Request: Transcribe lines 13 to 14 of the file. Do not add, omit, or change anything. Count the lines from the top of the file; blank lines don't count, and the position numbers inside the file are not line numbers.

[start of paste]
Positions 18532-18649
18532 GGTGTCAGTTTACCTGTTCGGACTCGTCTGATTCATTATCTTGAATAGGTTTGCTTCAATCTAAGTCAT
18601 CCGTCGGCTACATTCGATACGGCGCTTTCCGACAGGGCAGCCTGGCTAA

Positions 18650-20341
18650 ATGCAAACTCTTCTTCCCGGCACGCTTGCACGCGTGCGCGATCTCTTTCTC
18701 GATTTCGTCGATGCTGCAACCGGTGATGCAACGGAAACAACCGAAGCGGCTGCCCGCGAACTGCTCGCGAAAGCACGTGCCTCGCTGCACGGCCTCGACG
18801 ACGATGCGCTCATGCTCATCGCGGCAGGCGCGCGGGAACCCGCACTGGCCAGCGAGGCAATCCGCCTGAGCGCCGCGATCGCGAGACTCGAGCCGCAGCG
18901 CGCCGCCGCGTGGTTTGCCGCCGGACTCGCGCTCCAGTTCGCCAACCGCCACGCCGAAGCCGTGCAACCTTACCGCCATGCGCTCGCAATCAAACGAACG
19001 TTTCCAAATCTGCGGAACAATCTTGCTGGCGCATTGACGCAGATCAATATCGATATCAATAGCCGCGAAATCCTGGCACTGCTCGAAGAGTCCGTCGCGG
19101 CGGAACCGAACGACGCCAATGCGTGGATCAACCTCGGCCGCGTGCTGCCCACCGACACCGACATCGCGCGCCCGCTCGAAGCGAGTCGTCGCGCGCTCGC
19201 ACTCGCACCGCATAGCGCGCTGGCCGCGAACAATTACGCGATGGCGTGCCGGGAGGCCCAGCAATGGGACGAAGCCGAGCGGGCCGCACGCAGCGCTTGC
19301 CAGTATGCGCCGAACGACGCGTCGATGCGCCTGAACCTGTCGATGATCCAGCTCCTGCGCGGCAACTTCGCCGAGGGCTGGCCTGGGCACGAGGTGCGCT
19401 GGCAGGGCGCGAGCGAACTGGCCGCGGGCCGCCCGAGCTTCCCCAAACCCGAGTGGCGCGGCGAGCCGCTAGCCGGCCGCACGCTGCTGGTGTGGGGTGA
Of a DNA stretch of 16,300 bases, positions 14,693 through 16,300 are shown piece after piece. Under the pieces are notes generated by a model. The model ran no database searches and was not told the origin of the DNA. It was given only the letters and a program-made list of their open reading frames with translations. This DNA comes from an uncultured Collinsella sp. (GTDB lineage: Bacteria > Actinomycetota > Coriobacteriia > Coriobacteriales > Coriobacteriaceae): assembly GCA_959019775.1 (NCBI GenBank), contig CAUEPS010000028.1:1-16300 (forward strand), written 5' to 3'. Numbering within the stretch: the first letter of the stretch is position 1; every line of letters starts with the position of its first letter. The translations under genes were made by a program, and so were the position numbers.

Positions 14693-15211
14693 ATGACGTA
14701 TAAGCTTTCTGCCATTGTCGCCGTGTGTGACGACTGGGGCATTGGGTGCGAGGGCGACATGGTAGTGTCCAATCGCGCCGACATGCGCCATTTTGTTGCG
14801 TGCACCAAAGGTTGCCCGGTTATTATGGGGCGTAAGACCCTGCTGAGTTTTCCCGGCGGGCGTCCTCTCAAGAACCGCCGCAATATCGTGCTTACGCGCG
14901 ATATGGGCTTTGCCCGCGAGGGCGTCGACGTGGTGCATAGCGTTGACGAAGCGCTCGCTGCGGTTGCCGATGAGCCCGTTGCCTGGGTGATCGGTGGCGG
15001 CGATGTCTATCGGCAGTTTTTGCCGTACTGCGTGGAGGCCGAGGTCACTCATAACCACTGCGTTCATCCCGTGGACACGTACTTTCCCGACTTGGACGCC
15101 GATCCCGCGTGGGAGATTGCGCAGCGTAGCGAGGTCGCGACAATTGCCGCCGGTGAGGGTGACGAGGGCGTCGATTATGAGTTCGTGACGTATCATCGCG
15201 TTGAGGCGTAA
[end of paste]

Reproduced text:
19401 GGCAGGGCGCGAGCGAACTGGCCGCGGGCCGCCCGAGCTTCCCCAAACCCGAGTGGCGCGGCGAGCCGCTAGCCGGCCGCACGCTGCTGGTGTGGGGTGA
Of a DNA stretch of 16,300 bases, positions 14,693 through 16,300 are shown piece after piece. Under the pieces are notes generated by a model. The model ran no database searches and was not told the origin of the DNA. It was given only the letters and a program-made list of their open reading frames with translations. This DNA comes from an uncultured Collinsella sp. (GTDB lineage: Bacteria > Actinomycetota > Coriobacteriia > Coriobacteriales > Coriobacteriaceae): assembly GCA_959019775.1 (NCBI GenBank), contig CAUEPS010000028.1:1-16300 (forward strand), written 5' to 3'. Numbering within the stretch: the first letter of the stretch is position 1; every line of letters starts with the position of its first letter. The translations under genes were made by a program, and so were the position numbers.